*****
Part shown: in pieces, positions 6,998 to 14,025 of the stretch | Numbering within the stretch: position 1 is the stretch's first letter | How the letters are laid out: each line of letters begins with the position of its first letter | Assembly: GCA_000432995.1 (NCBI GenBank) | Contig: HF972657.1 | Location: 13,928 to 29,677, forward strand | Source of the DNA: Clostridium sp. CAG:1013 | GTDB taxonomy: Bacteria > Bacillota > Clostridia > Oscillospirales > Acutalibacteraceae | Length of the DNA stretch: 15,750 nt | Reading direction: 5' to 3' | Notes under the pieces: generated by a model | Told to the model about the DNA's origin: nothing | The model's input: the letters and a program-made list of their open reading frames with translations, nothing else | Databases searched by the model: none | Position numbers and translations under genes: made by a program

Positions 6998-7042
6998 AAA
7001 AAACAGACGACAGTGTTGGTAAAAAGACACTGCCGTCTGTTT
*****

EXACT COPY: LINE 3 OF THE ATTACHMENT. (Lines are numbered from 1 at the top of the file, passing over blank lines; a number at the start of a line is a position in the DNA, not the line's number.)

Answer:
6998 AAA